Burma's Great Loss
The Ethnic Leaders and Bogyoke Aung San's Federated Union of Burma
The Shan and the Bamar's political contact
Soon after World War II and re-occupation of Burma by the British, the Bamar politicians were already busy planning to demand Independence from Britain; Burma Proper and other ethnic states to be one Nation State, with ethnic Bamar controlling power.
As for the Shan Sao Hpas (ruling princes), they had just returned home after fleeing due to the threat of being captured by the Japanese who would use them as a bargain to save their own lives. The Sao Hpa of Mongkung was captured and killed by the Japanese.
In the Shan State there was an air of unsettledness and the usual peace and calm were no longer there- it seemed trouble was brewing and things were never going to be the same again. Politics from Burma Proper had entered the Shan States, mainly in Taunggyi and Lashio, through the influence of the Bamar, AFPFL (Anti-Fascist People's Freedom League) on some young Shan activists, who founded the first Shan political party, the SPFL (Shan People's Freedom League)
In January 1946, Bogyoke Aung San became the President of the AFPFL. In September, he was appointed Deputy Chairman of the Executive Council of Burma by the new British Governor Sir Hubert Rance and was made responsible for defence and external affairs.
Still under the British, on March 26, 1946 the Shan Sao Hpas held a Conference in Panglong. (the first Panglong Conference).The purpose of the Conference was to forge friendship, to secure mutual understanding and to lay a foundation for future co-operation with all peoples of Burma; most importantly to discover the advantages and disadvantages that would bring to the Frontier States (Hill States) if they were to become members of the Federated Burma.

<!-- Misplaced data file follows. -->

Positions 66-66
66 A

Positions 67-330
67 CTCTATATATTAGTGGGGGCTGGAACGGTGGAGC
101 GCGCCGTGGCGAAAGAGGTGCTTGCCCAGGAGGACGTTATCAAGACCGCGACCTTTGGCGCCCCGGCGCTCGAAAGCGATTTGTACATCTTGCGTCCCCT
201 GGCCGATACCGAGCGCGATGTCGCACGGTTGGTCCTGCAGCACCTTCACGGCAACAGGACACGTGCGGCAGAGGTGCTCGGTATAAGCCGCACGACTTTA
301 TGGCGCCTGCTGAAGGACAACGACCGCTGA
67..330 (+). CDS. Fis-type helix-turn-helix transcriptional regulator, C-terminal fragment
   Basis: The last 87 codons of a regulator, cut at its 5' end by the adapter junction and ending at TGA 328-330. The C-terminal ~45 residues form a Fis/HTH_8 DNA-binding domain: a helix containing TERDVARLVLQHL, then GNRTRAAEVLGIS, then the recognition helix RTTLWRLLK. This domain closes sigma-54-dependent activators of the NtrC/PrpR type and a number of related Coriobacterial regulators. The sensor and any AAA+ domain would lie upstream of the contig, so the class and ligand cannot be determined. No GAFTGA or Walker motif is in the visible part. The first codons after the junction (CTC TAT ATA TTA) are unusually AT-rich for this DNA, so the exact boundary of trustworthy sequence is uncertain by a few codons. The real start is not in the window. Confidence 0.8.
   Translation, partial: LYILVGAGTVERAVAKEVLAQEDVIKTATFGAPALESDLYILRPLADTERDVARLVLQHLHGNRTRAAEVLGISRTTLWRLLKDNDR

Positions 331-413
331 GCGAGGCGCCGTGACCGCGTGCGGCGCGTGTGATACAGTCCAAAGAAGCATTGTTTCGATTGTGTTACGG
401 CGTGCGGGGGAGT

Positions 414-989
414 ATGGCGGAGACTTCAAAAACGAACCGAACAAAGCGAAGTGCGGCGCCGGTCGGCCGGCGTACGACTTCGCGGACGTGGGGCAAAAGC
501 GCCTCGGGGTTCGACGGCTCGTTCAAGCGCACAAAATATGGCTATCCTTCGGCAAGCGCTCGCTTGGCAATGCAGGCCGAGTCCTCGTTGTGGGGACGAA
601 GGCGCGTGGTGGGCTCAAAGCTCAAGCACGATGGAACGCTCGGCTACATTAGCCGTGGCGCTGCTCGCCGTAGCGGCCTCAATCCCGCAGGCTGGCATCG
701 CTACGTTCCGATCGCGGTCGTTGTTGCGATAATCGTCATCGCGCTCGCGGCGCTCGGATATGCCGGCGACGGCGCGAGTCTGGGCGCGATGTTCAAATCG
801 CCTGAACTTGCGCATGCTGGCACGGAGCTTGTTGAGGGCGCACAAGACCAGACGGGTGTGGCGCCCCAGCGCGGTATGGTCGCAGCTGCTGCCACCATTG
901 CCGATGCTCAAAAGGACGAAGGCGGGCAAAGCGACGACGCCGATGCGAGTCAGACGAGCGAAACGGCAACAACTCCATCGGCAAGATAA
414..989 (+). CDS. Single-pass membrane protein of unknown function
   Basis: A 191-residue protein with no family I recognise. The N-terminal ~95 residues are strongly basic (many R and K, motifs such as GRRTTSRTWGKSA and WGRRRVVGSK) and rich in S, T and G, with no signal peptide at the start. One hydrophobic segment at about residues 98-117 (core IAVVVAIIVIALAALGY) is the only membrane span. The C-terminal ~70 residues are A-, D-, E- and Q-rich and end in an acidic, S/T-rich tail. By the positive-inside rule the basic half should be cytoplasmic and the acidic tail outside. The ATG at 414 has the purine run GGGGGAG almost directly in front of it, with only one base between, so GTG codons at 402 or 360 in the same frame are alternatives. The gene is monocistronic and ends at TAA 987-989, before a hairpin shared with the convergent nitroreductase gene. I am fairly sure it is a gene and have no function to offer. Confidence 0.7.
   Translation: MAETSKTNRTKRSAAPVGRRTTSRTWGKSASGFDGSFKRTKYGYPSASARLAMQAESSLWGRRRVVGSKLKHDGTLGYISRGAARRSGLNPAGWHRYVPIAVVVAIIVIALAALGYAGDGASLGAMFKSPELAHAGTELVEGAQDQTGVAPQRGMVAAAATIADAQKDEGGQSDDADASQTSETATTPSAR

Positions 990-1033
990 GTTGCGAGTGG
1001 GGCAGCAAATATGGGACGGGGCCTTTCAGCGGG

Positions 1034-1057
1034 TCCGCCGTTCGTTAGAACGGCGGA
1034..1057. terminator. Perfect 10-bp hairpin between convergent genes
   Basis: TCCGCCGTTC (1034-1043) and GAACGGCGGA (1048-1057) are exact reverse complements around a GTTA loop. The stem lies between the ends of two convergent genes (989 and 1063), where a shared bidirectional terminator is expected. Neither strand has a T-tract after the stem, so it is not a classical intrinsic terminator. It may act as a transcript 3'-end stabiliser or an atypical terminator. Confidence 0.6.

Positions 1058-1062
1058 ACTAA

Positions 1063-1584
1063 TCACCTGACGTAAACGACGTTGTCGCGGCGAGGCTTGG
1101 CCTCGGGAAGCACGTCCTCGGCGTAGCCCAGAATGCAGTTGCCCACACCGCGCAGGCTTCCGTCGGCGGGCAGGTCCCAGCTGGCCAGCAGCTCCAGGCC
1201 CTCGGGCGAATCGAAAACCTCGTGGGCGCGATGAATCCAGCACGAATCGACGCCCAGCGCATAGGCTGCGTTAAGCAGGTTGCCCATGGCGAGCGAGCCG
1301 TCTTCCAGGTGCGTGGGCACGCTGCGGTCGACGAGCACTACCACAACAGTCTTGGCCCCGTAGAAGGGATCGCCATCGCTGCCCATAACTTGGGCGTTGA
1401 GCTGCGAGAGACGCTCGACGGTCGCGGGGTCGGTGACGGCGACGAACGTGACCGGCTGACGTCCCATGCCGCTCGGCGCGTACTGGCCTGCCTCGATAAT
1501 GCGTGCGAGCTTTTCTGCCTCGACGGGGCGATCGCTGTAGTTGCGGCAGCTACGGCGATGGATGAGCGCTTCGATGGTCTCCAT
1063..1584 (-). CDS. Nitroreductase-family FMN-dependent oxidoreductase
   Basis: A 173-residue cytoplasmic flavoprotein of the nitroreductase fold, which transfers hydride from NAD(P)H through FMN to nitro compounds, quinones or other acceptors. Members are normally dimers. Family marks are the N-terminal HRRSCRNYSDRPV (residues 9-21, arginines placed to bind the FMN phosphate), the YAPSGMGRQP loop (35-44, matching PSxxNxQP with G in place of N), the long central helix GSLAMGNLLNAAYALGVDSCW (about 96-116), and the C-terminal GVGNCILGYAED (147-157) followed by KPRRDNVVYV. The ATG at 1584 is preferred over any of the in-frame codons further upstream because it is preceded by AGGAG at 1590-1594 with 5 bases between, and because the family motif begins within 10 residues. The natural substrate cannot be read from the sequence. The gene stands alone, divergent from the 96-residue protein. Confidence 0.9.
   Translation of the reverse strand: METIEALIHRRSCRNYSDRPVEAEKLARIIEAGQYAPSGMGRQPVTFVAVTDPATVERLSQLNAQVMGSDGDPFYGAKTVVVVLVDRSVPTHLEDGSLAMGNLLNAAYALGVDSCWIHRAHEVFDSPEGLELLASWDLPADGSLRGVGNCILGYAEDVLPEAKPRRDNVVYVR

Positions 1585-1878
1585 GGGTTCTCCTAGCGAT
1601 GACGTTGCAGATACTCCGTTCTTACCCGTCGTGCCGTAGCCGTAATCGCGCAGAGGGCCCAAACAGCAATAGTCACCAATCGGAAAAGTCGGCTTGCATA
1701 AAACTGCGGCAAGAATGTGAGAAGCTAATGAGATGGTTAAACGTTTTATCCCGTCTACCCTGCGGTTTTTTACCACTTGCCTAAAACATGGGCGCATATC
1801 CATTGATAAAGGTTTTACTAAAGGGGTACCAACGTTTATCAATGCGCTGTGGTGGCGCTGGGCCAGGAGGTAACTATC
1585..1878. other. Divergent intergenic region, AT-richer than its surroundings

The Conference was attended by the Kachin, Chin and Karen, as well as Bamar politicians , including U Tin Tut, the ex-premier, U Saw and U Nu.
It was chaired by the Sao Hpa of Tawngpeng who advised ethnic leaders to listen carefully but not to make a hasty decision. The British Governor, Sir Hubert Rance was invited but he could not attend due to illness , so was represented by Mr.
Mr Stevenson read out the Governor's letter, which dealt with two issues; the administration of the frontier areas, which would be under the direct control of the Governor as previously, and this was to continue until the people of the Frontier were ready and had chosen to join with Burma Proper. The Bamar people were most anxious to include the Shan and other States in a fully self-governing Burma, so the people of the Frontier States should give earnest consideration to the matter.
The delegates one by one delivered a speech. Thakin Nu (first Prime Minister of the Union of Burma), lashed out at the British and accused them of causing a division and hate between the frontier peoples and the Bamar. This made the hosts and many of the guests uneasy as they thought the accusation was not appropriate. This outburst had increased the doubts in the minds of the Frontier peoples whether joining the Bamar was the right thing to do.
Mr. Stevenson replied to the accusation: “We are inclined to think that people who try to make unreal things real or to bluff the public are the ones who are responsible for the misunderstanding, suspicion and discord found to be existing between the Frontier peoples and the Burmese. Now, this is just one instance in a hundred. We could quote a thousand others. It is therefore an obvious fact unless the Burmese leaders and people alike change their opinion about the Frontier peoples, and treatment to be accorded to them, there can be no hope of forming a real federated Burma”.